Private Hospitals in Southern California Feel Financial Crunch
Almost two dozen private hospitals in Los Angeles and Orange counties are at risk of bankruptcy or closure, according to hospital administrators, industry experts and state data, the Los Angeles Times reports.
The facilities account for up to 15% of hospital beds in the region, according to the Times.
Since 1996, more than 50 community hospitals have closed in Southern California. Fourteen emergency departments also have closed in the region in the last five years.
According to the Times, longer ambulance rides, longer delays in EDs and more limited access to care -- especially for low-income and uninsured residents -- could result from additional hospital closures or reductions to urgent care services.
According to the Times, the financial burden on private hospitals in the region is due to several issues, including:
- Overcrowding at and closures of public facilities;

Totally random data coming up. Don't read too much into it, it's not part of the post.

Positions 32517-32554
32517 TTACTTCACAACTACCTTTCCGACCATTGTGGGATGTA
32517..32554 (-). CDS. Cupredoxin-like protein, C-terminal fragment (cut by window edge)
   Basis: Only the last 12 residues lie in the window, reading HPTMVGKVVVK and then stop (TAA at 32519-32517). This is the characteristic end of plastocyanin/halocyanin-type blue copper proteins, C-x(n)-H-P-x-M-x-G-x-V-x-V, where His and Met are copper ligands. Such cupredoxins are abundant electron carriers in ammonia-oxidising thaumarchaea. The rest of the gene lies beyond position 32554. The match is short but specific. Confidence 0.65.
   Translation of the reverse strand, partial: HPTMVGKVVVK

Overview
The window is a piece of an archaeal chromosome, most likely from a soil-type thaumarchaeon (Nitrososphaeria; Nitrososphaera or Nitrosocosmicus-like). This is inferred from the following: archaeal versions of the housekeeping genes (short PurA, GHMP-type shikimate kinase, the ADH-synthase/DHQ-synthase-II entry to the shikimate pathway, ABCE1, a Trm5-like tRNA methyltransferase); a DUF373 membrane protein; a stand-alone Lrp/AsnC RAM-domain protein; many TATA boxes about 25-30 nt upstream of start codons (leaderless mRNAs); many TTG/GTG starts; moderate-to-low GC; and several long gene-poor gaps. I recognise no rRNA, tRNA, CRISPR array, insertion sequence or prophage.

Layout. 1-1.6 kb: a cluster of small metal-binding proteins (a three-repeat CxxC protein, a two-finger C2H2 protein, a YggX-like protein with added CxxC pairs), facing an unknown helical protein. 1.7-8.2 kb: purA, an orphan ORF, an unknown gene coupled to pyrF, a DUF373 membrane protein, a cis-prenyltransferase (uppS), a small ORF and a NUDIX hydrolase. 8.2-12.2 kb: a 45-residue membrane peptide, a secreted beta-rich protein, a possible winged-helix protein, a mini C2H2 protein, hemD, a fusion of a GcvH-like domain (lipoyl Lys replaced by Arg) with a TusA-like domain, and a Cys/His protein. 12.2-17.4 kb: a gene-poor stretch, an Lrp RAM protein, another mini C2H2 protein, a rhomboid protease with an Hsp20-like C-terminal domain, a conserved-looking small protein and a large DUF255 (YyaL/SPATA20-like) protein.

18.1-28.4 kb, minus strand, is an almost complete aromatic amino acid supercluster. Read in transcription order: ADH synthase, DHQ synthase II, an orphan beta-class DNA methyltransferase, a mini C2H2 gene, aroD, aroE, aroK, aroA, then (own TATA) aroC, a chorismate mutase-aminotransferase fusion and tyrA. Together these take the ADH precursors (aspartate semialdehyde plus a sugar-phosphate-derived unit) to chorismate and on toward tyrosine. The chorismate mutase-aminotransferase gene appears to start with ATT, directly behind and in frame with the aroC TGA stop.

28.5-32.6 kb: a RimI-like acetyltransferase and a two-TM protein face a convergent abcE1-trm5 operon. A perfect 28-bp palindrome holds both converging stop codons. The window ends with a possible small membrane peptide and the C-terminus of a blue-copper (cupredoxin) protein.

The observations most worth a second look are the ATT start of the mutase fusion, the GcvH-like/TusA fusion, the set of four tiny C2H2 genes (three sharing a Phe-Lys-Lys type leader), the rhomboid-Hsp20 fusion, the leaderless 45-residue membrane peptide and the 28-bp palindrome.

- Smaller community hospitals treating fewer patients;
- Insurers paying lower rates to smaller facilities;
- New state requirements on nursing ratios that have increased labor costs for hospitals; and
- State seismic retrofit laws that are proving costly for hospitals to comply with.
Some experts argue that financially strained hospitals should cut unprofitable services such as EDs and obstetric and psychiatric units rather than filing for bankruptcy protection or closing (Costello/Rosenblatt, Los Angeles Times, 9/23). This is part of the California Healthline Daily Edition, a summary of health policy coverage from major news organizations. Sign up for an email subscription.